November 4th, 2009

Once-Daily Mesalamine as Effective as Twice-Daily Treatment for Maintenance of Remission in UC

By Kelley Luckstein

In clinical trial results that surprised even the investigators, delayed-release mesalamine (Asacol HD, Procter & Gamble) once a day was as effective as a twice-a-day regimen in keeping ulcerative colitis (UC) inactive.

Once-a-day dosing also made for much higher compliance rates in patients, according to findings of the QD Dosing Investigation for Efficacy in UC Maintenance (QDIEM) study, the largest UC study undertaken to date. Results were announced here at the American College of Gastroenterology 2009 Annual Scientific Meeting in a late-breaking session.

"We were a little surprised at the results since delayed-release mesalamine is more of a bolus in the terminal ileum and right colon, so it wasn't clear that it could be administered once daily," first author and coinvestigator William J. Sandborn, MD, professor of medicine and gastrointestinal research, Mayo Clinic College of Medicine, and vice chairman, Division of Gastroenterology and Hepatology, Mayo Clinic, Rochester, Minnesota, commented in an interview with Medscape Gastroenterology. 

Dr. Sandborn continued, "A clinical trial was required to determine the answer to this question, and the QDIEM trial provided a definitive answer."

There were 1023 patients in QDIEM who had been in remission for at least 4 months before the start of the study (Simple Clinical Colitis Activity Index score < 2 points) on mesalamine doses ranging from 1.6 to 2.4 g a day. Patients were randomly assigned to either a once- or twice-daily dosing regimen at the same total daily dose that the patient had been maintained on before study entry, such that 70% received 2.4 g mesalamine daily, 28% received 1.6 g mesalamine daily, and 2% received 2.0 g mesalamine daily.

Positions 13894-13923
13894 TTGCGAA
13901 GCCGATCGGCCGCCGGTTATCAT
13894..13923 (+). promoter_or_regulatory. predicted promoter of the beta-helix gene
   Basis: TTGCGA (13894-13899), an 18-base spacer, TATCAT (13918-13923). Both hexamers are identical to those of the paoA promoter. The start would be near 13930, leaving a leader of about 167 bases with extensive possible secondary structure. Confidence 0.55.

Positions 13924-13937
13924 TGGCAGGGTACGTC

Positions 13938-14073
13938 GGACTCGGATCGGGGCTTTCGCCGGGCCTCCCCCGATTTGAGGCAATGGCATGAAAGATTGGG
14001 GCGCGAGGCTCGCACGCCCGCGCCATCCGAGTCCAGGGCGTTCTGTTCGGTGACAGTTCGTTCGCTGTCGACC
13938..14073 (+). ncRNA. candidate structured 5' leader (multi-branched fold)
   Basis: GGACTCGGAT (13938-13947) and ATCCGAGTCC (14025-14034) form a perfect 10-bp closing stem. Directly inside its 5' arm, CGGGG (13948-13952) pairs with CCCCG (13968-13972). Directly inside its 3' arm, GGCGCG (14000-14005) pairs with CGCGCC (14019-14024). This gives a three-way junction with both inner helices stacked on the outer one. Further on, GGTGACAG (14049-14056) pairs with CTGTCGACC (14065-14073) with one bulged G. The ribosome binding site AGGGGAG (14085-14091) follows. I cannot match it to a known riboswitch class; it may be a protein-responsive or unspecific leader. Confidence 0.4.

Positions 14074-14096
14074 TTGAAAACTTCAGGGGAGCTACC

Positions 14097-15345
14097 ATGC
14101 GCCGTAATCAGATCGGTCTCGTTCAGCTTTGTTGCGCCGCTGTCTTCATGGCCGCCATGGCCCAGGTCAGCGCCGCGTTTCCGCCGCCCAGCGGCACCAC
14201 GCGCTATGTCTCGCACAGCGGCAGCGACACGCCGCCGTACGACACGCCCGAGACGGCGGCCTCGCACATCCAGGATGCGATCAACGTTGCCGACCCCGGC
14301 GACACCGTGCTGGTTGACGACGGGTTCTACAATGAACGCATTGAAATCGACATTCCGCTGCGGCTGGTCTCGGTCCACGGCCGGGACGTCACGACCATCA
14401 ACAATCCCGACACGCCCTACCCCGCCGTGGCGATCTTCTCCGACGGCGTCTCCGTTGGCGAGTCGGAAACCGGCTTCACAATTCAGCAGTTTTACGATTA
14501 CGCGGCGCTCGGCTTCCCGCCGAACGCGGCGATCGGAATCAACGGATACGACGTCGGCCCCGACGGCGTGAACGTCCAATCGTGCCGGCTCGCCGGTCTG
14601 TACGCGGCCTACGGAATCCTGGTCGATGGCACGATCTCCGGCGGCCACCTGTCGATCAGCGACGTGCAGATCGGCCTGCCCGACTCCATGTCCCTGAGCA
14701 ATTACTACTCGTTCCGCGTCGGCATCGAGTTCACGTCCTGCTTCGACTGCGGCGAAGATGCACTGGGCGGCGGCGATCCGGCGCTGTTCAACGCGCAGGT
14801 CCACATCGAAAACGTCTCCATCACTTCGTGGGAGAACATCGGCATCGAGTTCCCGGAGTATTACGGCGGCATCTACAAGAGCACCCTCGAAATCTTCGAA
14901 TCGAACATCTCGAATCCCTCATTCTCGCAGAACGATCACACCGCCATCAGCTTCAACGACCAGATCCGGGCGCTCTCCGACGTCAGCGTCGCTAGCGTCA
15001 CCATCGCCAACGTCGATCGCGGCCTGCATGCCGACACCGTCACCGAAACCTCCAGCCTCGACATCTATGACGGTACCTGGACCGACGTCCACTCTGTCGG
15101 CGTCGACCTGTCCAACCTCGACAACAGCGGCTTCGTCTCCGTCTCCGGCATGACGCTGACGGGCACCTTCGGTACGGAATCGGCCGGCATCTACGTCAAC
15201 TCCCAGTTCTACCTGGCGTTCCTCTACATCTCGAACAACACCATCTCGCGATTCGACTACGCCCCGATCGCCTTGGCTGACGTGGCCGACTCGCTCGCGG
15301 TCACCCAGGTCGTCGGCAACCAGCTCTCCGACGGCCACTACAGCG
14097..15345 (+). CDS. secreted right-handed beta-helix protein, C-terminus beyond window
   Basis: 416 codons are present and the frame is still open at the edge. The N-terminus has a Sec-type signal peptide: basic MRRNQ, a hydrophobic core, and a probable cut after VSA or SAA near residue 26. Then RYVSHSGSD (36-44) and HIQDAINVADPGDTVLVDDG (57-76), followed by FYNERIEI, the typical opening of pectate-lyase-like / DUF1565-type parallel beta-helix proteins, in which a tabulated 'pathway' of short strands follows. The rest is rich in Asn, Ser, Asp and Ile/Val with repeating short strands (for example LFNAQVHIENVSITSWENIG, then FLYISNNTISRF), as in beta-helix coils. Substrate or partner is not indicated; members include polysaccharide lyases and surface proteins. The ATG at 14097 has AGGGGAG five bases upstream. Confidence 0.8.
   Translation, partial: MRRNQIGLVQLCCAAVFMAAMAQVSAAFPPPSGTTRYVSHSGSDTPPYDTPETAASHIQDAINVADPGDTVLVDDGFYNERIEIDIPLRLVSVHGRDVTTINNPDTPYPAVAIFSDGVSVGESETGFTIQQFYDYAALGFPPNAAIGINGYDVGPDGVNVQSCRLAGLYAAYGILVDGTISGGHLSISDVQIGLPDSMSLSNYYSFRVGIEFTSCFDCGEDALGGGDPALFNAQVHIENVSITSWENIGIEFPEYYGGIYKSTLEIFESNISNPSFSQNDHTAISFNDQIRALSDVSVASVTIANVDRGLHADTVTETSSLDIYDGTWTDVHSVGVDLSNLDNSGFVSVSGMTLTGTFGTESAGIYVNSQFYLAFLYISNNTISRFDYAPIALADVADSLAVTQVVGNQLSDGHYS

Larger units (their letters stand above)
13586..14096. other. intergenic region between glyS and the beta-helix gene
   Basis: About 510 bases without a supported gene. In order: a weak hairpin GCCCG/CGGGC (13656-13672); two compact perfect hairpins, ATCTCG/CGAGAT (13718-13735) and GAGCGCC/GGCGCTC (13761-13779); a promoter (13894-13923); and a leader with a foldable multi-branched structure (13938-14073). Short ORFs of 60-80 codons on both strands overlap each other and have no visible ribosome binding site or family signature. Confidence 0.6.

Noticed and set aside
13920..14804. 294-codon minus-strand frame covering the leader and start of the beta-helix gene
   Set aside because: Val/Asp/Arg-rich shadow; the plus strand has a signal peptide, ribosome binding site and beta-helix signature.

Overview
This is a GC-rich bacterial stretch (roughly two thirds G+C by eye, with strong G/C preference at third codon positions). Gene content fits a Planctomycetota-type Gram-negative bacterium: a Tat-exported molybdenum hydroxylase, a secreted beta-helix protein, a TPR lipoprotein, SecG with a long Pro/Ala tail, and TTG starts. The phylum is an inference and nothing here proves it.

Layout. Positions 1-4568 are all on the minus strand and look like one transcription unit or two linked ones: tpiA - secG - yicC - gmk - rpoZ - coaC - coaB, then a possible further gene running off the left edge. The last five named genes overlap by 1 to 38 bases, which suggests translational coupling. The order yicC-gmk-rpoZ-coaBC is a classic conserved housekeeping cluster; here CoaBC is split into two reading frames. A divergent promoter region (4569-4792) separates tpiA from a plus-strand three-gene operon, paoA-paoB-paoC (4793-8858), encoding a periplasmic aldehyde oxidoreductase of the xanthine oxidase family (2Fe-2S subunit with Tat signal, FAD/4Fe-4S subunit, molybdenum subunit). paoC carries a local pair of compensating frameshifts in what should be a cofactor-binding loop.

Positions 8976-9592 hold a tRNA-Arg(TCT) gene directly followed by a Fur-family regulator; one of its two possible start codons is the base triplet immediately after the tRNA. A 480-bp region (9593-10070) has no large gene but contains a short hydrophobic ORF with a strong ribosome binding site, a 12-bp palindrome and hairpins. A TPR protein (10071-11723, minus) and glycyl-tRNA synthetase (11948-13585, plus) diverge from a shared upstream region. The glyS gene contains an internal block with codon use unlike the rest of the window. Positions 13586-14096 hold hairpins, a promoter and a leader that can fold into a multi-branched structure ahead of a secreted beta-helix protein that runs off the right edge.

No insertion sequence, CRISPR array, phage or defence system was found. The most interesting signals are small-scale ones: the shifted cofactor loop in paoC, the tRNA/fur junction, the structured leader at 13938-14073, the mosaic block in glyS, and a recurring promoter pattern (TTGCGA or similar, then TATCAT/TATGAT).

The primary endpoint was maintenance of remission at 6 months on a once-daily dosing regimen compared with twice-daily dosing. Relapse was defined as an Simple Clinical Colitis Activity Index score higher than 5 points. Patients who had not relapsed were considered to be in remission.

The time to relapse was similar between once-daily and twice-daily dosing (hazard ratio, 1.19; 95% confidence interval, 0.77 – 1.82). Serious adverse reactions and subsequent trial withdrawals resulting from adverse events were similar between the 2 groups.

Dr. Sanborn's team found that once-daily dosing with delayed-release mesalamine at doses of 1.6 to 2.4 g daily (administered in 400-mg tablets) was as effective as twice-daily dosing for maintenance of remission in patients with UC.

"Clinicians could use these data as a basis for administering delayed-release mesalamine as maintenance therapy at doses up to 2.4 g a day," said Dr. Sandborn.

"We saw significant differences in medication adherence up through 3 months, but not beyond," Dr. Sandborn noted. "However, when we asked patients if they preferred to take their medication once daily, a majority (58%) said they were extremely satisfied at month 12 with once-daily dosing."

"This was the most important study to come out of the 2009 [meeting]," asserted Jean-Paul Achkar, MD, FACG, chair of the educational affairs committee of the American College of Gastroenterology and a member of the Department of Gastroenterology at the Digestive Disease Center, The Cleveland Clinic, Ohio, in an interview with Medscape Gastroenterology: "On the surface, this may not sound very exciting, but patient adherence had been an important issue; we realize that patients don't take medications as they should, so having a simplified regimen of once-daily dosing is likely to improve compliance."

He added: "Currently, the US Food and Drug Administration has approved mesalamine at a dose of 2 pills, 3 times a day. Many of us in practice thought that was not practical, and many of us have cut down that dose to 2 divided doses, and this study is further evidence that we can back off further and go to once-daily dosing."

The study received research support from Procter & Gamble Pharmaceuticals, the maker of Asacol. Dr. Sandborn is a consultant for Procter & Gamble Pharmaceuticals. Dr. Achkar has disclosed no relevant financial relationships.

American College of Gastroenterology 2009 Annual Scientific Meeting: Abstract 39. Presented October 27, 2009.

Medscape by Kristina Rebelo, 11/3/09

Tags: GI, mesalamine, ulcerative colitis

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